Gene expression profiling in experimental models of cardiac load
|Organizations:||University of Oulu, Faculty of Medicine, Institute of Biomedicine
University of Oulu, Faculty of Medicine, Department of Pharmacology and Toxicology
University of Oulu, Biocenter Oulu
|Online Access:||PDF Full Text (PDF, 0.8 MB)|
|Persistent link:|| http://urn.fi/urn:isbn:9789514287664
|Publish Date:|| 2008-04-01
|Thesis type:||Doctoral Dissertation
|Defence Note:||Academic dissertation to be presented, with the assent of the Faculty of Medicine of the University of Oulu, for public defence in the Auditorium of the Department of Pharmacology and Toxicology, on April 11th, 2008, at 12 noon
Professor Riitta Lahesmaa
Docent Anna-Liisa Levonen
Cardiac hypertrophy provides an adaptive mechanism to maintain cardiac output in response to increased workload, and although initially beneficial, hypertrophy eventually leads to heart failure, a major cause of morbidity and mortality in Western countries. The hypertrophic response in cardiac myocytes is accompanied by e.g. activation of signal transduction pathways, such as mitogen-activated protein kinases (MAPKs), and complex changes in gene programming. The purpose of this study was to characterize gene expression patterns in experimental models of cardiac load by using high-throughput DNA microarray technologies.
In the present study, changes in gene expression were evaluated in response to acute pressure overload and prolonged hypertension as well as during the development of left ventricular hypertrophy (LVH) and the transition to diastolic heart failure in an animal model of genetic hypertension, the spontaneously hypertensive rat (SHR). Increased expression of several immediate early genes was seen in response to acute hemodynamic overload in vivo. The transition from LVH to diastolic hypertensive heart failure was almost exclusively associated with changes in genes encoding extracellular matrix proteins and their regulatory processes showing the importance of progressive extracellular matrix remodeling.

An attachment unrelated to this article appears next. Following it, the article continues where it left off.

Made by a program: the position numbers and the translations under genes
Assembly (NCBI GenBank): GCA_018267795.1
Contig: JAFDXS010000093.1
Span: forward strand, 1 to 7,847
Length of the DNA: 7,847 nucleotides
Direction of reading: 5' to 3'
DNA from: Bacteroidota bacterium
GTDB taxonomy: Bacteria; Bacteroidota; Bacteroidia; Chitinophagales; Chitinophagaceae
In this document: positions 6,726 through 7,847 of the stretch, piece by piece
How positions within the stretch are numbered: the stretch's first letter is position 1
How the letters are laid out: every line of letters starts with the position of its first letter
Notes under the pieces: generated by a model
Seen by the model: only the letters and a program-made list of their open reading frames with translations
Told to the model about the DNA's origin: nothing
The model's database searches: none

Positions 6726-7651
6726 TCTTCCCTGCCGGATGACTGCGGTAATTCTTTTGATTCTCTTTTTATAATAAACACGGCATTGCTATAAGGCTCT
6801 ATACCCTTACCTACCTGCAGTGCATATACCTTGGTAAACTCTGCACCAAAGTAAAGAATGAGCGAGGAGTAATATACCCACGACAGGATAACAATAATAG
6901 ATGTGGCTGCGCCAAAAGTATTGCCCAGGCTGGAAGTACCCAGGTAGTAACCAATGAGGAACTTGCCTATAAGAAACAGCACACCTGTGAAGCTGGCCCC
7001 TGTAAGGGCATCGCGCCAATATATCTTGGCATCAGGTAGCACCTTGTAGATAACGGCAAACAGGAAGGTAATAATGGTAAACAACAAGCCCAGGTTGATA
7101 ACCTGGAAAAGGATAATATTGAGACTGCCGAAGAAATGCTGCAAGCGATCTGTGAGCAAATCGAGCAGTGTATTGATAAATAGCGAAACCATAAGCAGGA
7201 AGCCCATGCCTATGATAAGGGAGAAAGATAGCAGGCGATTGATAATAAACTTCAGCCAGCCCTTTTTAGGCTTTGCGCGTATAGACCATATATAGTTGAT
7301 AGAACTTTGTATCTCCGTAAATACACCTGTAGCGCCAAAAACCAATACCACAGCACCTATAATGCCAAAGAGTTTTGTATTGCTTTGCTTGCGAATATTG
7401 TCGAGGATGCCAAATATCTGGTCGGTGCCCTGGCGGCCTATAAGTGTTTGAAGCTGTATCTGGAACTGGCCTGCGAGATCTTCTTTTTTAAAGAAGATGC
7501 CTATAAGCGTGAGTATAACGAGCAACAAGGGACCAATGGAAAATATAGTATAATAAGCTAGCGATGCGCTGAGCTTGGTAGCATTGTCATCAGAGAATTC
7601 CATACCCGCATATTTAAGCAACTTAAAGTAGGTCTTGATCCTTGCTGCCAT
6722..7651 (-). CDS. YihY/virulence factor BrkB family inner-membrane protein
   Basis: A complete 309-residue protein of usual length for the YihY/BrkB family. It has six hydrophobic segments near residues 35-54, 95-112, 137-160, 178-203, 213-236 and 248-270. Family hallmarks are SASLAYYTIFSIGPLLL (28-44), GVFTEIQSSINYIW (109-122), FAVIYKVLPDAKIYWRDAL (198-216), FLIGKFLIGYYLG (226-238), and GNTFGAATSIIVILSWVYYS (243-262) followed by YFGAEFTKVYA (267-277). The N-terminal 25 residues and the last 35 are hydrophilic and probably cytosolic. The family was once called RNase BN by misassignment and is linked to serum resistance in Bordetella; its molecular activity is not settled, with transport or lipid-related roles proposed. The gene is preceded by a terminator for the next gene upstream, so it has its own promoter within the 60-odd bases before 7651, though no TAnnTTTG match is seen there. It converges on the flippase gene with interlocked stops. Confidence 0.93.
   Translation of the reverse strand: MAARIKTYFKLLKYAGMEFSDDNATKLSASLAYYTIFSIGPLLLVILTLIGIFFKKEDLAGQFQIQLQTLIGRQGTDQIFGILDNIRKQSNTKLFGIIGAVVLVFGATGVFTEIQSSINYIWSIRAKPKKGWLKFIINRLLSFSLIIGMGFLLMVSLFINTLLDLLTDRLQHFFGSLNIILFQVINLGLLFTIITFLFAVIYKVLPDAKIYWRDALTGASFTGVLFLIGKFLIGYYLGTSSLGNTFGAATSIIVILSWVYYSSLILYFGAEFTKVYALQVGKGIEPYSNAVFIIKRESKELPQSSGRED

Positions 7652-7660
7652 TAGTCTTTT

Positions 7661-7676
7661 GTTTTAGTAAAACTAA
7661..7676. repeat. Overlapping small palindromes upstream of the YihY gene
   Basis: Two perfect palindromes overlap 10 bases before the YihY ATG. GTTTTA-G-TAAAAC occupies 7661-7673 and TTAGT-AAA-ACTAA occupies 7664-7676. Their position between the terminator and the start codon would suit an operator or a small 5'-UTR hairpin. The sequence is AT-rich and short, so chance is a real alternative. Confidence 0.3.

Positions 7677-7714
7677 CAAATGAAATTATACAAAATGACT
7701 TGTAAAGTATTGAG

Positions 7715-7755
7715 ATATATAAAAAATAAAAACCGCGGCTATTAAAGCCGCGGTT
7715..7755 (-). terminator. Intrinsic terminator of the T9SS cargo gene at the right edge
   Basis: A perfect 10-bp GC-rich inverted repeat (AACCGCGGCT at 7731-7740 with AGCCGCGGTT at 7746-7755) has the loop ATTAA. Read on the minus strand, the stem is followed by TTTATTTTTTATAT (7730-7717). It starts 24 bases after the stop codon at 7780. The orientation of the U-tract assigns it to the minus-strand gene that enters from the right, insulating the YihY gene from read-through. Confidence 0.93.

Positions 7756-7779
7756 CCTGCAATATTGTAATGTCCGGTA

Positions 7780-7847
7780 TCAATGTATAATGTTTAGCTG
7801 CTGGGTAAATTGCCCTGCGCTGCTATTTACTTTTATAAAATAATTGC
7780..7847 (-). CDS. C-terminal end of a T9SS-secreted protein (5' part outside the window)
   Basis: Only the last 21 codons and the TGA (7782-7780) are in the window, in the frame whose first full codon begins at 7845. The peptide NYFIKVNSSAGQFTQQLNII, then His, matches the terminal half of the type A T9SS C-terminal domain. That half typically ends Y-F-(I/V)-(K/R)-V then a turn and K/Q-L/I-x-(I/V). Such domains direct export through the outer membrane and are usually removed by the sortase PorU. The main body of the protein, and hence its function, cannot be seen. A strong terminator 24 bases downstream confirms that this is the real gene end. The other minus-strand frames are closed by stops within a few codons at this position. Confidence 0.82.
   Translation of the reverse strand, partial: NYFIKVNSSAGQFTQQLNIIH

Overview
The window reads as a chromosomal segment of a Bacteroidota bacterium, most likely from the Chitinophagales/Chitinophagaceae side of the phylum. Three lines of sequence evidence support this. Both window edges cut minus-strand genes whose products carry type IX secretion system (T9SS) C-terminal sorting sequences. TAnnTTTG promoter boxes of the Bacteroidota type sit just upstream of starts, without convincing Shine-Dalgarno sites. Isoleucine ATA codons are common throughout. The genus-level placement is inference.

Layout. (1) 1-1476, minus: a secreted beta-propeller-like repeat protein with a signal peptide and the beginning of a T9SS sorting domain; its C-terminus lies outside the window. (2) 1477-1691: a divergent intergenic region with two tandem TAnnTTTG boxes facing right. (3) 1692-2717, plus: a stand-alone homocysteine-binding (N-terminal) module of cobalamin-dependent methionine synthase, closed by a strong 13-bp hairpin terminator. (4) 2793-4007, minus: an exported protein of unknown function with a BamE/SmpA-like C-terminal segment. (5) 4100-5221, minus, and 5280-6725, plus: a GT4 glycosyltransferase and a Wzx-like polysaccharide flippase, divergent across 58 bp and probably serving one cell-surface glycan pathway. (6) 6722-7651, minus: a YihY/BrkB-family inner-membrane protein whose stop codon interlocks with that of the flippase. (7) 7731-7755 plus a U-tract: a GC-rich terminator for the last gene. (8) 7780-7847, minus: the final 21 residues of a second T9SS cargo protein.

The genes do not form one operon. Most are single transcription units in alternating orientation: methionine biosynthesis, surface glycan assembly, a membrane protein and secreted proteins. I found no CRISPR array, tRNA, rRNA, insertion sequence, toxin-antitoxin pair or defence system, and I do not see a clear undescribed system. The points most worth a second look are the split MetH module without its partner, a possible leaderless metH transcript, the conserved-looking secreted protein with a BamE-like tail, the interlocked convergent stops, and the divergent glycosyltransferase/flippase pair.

The effect of p38 MAPK activation on gene expression patterns in vivo was elucidated. Cardiac-specific overexpression of p38 MAPK resulted in upregulation of genes controlling cell division and inflammation as well as cell signaling and adhesion. Accordingly, the functional role of p38 MAPK was related to myocardial cell proliferation, inflammation and fibrosis.
Finally, temporal analysis of mechanical stretch induced gene expression changes in neonatal rat cardiomyocyte cultures in vitro indicated that mechanical stretch induced complex gene expression profiles, demonstrating that both positive and negative regulators are involved in the hypertrophic process. Many novel stretch responsive genes were identified, and a subset of them may be putative downstream targets of p38 MAPK.
In conclusion, in the present study a number of well-established gene expression changes of cardiac hypertrophy were observed and novel modulators associated with increased cardiac load, such as thrombospondin-4, were identified. The study provides a better understanding of molecular mechanisms associated with increased cardiac load, and may indicate potential targets for novel therapeutic interventions.
Acta Universitatis Ouluensis. D, Medica
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